Review: an important book by a writer perfectly tuned into the immigrant experience in Ireland
The New Dubliners
The New Dubliners by Daniel Zuchowski Literary Publishing, €13.29 Daniel Zuchowski writes himself into a new category of Irish literature with his debut: chronicling the immigrant experience in Ireland. Our narrator tells his story as an upwardly mobile migrant negotiating life in Dublin, and we also get a deftly woven tapestry of other narratives.
Brazilian Bernardo holds a placard on Dame Street for €5 an hour. Alejandra falls madly for her English teacher. Dora struggles to interpret the sad stories of other Hungarians. Oskar has to make a heartrending choice. These stories perfectly reflect the social fabric of our capital and cover various aspects of migrant life: the dreams of the newly arrived, being exploited and having to work for a pittance, what it feels like not to belong, and so on.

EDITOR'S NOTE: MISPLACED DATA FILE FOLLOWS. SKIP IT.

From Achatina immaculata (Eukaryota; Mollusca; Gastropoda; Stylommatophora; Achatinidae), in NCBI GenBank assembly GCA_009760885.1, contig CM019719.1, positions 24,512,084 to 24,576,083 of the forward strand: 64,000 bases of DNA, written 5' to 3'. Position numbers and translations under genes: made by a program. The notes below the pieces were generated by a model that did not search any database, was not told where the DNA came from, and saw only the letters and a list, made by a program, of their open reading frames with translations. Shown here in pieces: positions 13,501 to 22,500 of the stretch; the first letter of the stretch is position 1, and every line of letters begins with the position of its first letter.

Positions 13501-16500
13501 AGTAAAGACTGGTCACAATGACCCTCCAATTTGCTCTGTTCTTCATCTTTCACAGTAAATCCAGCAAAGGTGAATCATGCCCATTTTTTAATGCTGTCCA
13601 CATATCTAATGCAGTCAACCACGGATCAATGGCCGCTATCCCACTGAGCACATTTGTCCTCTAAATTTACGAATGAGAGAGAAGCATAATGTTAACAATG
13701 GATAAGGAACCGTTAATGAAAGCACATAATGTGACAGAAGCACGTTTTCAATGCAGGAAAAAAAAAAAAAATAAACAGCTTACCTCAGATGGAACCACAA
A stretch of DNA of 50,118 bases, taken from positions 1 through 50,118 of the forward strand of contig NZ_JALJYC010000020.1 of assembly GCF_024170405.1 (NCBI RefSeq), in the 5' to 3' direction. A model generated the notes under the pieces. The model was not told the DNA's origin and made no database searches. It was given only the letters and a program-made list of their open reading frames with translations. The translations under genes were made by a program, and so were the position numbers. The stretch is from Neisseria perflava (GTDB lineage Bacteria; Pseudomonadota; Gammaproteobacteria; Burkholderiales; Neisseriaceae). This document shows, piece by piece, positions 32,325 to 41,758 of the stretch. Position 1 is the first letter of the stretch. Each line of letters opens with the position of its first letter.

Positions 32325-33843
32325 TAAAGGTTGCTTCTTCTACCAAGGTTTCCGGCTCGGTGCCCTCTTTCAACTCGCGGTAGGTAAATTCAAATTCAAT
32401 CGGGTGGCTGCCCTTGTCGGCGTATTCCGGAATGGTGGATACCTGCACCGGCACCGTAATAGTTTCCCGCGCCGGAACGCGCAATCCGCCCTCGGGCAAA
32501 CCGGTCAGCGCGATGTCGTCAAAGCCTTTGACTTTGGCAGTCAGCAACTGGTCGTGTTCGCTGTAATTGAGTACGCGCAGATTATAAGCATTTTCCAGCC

Yet these tales also have a universality about them. There are flaws: the writing is not always assured and it works better as a noisy, colourful celebration of contemporary Dublin than as a conventional narrative. Bawdy and boisterous, it’s an important book by a writer perfectly tuned into the experiences of the new Irish.